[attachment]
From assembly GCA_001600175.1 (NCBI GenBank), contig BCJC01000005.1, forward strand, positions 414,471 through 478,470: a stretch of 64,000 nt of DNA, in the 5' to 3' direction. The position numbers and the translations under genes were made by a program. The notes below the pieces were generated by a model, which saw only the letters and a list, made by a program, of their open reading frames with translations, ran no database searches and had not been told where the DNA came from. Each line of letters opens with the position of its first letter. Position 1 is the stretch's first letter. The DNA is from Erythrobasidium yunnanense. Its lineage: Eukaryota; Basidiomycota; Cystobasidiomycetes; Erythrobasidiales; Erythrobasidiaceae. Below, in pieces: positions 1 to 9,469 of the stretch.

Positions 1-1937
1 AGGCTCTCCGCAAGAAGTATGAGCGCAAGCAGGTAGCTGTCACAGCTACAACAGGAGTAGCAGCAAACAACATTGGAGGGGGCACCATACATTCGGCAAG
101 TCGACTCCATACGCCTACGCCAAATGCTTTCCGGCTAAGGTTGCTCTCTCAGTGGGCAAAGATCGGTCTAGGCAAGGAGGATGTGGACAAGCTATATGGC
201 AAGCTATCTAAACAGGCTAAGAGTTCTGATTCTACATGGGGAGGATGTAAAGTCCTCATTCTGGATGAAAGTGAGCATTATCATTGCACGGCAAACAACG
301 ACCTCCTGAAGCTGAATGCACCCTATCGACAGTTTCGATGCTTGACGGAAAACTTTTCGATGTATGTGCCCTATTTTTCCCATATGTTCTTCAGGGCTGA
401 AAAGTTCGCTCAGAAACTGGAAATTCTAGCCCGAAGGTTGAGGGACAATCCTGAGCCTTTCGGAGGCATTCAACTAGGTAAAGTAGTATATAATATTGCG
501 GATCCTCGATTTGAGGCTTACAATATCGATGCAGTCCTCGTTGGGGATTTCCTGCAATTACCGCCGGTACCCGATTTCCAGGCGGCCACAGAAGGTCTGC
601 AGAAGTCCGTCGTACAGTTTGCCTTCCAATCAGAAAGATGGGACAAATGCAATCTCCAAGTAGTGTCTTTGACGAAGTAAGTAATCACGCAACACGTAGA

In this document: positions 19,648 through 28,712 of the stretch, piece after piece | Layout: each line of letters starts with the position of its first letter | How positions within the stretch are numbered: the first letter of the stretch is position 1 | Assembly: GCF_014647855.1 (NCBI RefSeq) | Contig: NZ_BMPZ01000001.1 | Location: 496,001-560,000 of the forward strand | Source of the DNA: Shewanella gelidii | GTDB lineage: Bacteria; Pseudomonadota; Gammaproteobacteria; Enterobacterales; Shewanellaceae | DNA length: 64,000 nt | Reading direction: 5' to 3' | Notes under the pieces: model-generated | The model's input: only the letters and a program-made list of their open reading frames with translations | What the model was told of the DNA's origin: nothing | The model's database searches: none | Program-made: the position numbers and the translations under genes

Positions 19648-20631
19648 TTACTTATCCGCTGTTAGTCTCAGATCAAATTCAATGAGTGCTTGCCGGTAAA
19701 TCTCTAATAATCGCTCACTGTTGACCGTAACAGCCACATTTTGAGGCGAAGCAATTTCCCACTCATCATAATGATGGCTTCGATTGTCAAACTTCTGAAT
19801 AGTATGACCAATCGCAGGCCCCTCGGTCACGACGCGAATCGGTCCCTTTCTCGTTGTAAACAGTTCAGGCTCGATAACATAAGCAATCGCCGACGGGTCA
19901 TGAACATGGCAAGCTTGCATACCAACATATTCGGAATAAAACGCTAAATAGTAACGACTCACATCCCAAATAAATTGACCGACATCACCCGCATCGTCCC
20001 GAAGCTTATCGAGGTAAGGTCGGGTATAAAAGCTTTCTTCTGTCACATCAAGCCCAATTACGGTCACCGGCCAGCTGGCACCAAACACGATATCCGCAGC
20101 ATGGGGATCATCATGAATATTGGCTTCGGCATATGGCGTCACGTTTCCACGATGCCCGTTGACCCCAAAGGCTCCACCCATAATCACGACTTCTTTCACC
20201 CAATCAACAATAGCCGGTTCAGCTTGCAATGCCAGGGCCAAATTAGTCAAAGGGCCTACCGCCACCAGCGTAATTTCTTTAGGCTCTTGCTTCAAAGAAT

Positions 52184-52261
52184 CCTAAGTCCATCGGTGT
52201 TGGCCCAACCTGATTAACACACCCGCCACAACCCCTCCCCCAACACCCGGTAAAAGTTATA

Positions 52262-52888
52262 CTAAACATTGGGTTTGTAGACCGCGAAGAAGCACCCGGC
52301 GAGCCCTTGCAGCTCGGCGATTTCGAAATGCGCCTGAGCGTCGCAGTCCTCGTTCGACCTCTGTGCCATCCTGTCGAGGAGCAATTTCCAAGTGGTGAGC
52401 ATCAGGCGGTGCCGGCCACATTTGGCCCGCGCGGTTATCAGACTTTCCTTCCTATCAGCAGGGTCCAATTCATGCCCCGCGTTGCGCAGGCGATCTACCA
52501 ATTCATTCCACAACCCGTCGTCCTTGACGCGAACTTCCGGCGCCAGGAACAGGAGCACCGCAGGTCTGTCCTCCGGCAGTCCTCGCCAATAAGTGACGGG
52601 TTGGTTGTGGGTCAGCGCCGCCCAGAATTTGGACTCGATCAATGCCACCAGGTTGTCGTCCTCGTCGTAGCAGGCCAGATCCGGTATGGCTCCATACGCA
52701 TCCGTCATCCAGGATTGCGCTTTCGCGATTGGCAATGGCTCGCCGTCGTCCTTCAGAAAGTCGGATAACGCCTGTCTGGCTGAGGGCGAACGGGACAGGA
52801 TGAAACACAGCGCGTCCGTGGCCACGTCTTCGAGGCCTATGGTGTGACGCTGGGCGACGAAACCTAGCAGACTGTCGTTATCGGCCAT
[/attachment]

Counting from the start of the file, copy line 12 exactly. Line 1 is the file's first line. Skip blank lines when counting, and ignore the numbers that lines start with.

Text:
19648 TTACTTATCCGCTGTTAGTCTCAGATCAAATTCAATGAGTGCTTGCCGGTAAA